Another June comes and presents me the opportunity to meet the incoming class of freshmen on campus. For me, it’s a mix of hope of what can be and empathy for the looks I see from those who aren’t quite sure how this freshman year thing will pan out. (I was you. I get it.) Working on a college campus is perhaps the oddest combination of predictability and unpredictability. Everything is the same each year and nothing is the same.
Yoni and I sit beside each other at Open Houses and BBQs and Org Fairs, watching the world go by. We love the enthusiasm and funny conversations that often greet us. The predictable is packaged in parents wanting to know about High Holidays, in students wanting to make sure they can grab Shabbat dinner. A mom wanted me to know this year how handsome her son was. Another complained how uncommunicative her son was, merely 5 minutes after he had held the most eloquent conversation with me. These families are blessings, excited to jump in and be a part of building something great.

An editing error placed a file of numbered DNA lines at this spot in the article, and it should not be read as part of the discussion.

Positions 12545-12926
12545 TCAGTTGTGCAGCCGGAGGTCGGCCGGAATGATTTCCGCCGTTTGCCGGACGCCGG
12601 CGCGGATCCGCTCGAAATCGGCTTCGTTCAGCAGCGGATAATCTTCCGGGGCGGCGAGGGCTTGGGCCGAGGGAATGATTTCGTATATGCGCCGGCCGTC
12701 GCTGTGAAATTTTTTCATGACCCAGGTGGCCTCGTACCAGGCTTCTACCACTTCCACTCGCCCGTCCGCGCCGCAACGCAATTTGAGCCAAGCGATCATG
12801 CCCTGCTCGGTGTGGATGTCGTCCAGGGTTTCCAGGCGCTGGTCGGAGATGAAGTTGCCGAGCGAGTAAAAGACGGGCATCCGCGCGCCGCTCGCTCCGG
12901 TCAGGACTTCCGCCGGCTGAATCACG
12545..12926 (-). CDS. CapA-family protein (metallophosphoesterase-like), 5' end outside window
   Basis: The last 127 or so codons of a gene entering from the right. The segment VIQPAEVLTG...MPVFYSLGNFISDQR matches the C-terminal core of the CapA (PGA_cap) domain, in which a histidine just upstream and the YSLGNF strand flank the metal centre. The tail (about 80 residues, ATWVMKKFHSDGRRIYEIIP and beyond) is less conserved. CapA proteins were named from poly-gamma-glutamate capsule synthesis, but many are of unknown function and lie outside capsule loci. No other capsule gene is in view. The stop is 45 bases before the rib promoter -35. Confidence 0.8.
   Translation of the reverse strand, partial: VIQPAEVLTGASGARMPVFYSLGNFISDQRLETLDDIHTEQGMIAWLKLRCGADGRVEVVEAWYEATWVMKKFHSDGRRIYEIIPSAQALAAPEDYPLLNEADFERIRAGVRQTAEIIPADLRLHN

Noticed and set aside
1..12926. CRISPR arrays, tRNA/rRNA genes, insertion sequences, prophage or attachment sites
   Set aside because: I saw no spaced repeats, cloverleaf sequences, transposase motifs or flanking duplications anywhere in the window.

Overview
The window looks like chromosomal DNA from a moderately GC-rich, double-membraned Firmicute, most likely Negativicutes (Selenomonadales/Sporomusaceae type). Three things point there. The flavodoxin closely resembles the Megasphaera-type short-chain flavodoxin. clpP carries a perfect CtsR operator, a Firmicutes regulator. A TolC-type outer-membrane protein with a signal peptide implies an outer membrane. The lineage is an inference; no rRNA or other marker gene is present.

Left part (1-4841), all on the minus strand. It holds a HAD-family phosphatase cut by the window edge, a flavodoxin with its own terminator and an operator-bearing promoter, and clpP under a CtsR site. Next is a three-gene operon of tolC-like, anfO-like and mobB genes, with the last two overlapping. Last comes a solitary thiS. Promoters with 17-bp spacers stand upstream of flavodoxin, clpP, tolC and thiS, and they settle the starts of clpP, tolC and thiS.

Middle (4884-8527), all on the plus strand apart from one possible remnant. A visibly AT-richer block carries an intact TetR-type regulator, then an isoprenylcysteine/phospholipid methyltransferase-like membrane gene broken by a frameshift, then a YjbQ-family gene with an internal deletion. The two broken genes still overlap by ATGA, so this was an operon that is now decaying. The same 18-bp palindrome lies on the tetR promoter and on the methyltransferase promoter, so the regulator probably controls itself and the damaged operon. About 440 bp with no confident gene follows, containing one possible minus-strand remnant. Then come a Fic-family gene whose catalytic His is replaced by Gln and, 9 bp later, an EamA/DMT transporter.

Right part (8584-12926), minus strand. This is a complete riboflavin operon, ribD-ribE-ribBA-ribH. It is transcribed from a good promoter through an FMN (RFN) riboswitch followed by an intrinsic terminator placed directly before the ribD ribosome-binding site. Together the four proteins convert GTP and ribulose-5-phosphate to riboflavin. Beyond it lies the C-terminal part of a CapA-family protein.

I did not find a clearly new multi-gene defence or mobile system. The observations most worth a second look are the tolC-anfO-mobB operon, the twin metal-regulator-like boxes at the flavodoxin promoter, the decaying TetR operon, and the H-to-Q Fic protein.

But then there is the mom or dad or student who throws a bit of side eye. They hurry past, worried we may bite, with their bouncing curls, their New York look, and our gut knows – this is a Jew. They don’t want us to catch them, to say hi, to push a conversation they do not want to have. Perhaps they feel they don’t belong.
But guess what, they do.
You – the one who hurried by – YOU are the one I want to talk to. You have a seat at the table just like your Shabbat dinner-asking friend. Your curls are mine, your questions are mine. Where do I belong? Do I know enough? Do my parents’ choices and mine need to be the same? I get it, I’m with you, let’s do coffee.
Hope to see you in September, student rushing by.